“The National Anti-Financial Crime Centre: Another lame duck agency?”

A FORMER director of the Federal Land Development Authority (Felda) was cleared of 29 bribery charges last week after the prosecution dropped all charges against him.

Former Federal Territories Minister Datuk Seri Tengku Adnan Tengku Mansor was acquitted by the Court of Appeal last month of taking RM2 mil from a businessman five years ago. The defence had put doubt on the prosecution’s case, according to the court.

As a result, the conviction, which was upheld by the High Court last year, was overturned and struck down by the courts.

Former Sabah chief minister Tan Sri Musa Aman was cleared and dismissed of all 46 corruption related charges related to timber concessions contract in June last year after the prosecution dropped all charges against him in both corruption and money-laundering cases.

According to the Malaysian report of PwC’s 2020 Global Economic Crime and Fraud Survey, the top four most disruptive or impactful incidents of fraud experienced by Malaysian organisations in the last two years are asset misappropriation (16%), bribery and corruption (18%), customer fraud (20%) and cybercrime (16%).

Even though asset misappropriation has decreased by 6% since 2018, the top four most disruptive economic crimes still account for 70% of all economic crimes in Malaysia. Cybercrime has climbed by 16% in the last two years.

In my view, Malaysia’s economic crimes have reached a critical level and it is eroding the country’s basic survival. Even though the Government agencies such as the Malaysian Anti-Corruption Commission (MACC) has taken numerous steps to address this condition, it has become futile because it has become the “norm” in Malaysia to engage in such “honourable” activities.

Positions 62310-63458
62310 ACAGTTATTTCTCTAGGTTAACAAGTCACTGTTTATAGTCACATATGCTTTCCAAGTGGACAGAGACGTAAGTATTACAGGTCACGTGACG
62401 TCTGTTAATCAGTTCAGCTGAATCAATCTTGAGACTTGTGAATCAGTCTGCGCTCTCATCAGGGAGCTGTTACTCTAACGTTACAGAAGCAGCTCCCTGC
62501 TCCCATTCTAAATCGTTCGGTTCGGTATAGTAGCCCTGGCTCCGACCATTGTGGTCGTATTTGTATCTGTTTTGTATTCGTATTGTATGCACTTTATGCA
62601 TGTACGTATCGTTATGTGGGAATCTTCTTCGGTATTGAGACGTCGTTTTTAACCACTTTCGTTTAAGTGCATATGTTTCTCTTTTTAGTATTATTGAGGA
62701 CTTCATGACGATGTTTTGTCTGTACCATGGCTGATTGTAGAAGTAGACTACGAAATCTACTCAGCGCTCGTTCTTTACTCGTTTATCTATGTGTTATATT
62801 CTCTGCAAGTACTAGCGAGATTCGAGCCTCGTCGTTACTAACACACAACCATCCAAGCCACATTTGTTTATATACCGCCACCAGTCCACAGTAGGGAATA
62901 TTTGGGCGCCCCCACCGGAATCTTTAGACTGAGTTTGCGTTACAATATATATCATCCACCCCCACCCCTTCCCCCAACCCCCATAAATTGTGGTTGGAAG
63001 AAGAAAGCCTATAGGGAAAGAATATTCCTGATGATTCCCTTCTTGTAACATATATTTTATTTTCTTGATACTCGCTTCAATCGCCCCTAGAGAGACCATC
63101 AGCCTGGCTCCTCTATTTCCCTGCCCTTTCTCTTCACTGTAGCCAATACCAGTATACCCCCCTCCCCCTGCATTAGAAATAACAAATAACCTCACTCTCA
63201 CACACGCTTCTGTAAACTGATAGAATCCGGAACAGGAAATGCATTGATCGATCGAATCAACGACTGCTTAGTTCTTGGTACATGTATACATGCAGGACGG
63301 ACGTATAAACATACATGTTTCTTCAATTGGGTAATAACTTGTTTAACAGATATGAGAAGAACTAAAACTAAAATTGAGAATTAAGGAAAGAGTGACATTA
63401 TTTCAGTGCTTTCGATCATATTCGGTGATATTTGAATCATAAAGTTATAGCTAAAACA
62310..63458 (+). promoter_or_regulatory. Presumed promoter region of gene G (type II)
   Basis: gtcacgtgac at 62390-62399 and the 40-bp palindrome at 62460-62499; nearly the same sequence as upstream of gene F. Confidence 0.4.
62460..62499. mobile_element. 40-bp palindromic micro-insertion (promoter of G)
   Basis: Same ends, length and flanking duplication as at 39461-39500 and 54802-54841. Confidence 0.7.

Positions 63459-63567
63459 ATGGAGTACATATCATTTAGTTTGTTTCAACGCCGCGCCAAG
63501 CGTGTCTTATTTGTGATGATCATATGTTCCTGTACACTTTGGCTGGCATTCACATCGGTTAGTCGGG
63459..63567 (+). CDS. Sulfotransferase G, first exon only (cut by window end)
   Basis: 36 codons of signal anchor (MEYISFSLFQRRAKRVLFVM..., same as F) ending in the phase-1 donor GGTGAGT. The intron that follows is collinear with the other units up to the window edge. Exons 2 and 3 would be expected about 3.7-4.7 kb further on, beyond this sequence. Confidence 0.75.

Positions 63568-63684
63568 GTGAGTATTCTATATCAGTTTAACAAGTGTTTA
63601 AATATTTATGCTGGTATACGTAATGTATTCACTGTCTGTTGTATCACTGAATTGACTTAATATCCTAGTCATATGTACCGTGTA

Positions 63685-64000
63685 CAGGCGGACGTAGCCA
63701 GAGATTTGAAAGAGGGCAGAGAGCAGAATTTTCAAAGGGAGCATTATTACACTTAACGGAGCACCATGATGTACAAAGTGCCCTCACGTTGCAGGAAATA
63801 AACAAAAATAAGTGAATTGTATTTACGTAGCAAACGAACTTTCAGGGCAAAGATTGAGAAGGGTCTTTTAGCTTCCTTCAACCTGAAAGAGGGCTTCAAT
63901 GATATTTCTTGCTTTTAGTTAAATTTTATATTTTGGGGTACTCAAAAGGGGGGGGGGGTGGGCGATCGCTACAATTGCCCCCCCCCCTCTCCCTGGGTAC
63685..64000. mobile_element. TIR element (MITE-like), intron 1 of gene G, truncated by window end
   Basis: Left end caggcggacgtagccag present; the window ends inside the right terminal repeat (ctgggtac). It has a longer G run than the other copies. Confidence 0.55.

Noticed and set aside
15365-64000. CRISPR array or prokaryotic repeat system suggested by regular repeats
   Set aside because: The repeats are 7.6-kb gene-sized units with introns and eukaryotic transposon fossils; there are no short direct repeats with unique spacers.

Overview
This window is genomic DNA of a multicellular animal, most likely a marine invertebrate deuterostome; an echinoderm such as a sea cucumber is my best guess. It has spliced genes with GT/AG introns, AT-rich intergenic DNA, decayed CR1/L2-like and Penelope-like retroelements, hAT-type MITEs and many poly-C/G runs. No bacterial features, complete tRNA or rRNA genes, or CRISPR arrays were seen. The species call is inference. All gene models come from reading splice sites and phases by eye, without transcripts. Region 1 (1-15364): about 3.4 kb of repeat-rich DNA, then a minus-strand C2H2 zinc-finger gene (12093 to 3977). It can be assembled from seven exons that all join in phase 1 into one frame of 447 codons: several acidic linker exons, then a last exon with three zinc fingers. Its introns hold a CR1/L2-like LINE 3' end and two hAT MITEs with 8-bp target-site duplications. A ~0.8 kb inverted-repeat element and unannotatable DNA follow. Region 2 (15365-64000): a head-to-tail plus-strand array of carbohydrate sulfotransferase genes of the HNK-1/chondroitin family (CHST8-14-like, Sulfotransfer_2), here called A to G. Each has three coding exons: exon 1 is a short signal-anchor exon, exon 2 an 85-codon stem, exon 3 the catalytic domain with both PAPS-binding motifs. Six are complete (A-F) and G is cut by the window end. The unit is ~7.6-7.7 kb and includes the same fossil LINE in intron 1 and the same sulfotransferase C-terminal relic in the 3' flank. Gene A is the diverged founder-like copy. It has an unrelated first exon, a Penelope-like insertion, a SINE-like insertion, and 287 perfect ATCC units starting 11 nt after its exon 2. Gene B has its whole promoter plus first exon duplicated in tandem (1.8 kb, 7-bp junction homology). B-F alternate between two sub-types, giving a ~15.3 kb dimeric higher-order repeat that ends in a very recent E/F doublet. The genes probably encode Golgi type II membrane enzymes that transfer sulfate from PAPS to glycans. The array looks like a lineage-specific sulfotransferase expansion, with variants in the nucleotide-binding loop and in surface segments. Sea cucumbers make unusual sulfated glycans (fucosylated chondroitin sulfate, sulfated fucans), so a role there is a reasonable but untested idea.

According to blogs.worldbank.org, the MACC’s chief commissioner Datuk Seri Azam Baki was cited in April as saying, “As someone who has been in the line of fighting corruption for a long time, it is at a rate that is worrying me.”

Azam was just shy of declaring it a “pandemic”.

As such, now is the moment to improve the functionality of existing agencies, such as the MACC, by making it completely autonomous and exclusively accountable to Parliament. Furthermore, the MACC should have prosecutorial powers that are not based on favouritism.

However, not many realise that just a few years back, the Malaysian Government formed a new body  to assist other agencies in combating financial crime.

The National Anti-Financial Crime Centre Act 2019 came into effect on Jan 2 last year. It is a law to provide for the establishment of the National Anti-Financial Crime Centre, which would serve to  coordinate integrated operation relating to financial crime amongst Government entities and enforcement agencies, management of centralised data system and other related matters.

 Coordinating agency to curb financial crime

While it has no investigation powers, the centre will not also diminish, abolish or eliminate the functions or powers of any existing enforcement agencies.

The setting up of the NAFCC was an initiative under the National Anti-Corruption Plan 2019-2023 aimed at coordinating enforcement actions to combat financial crimes.

The NAFCC will help coordinate the efforts of 12 existing enforcement agencies. Among the agencies include the police, Customs Department, MACC and Bank Negara Malaysia (BNM).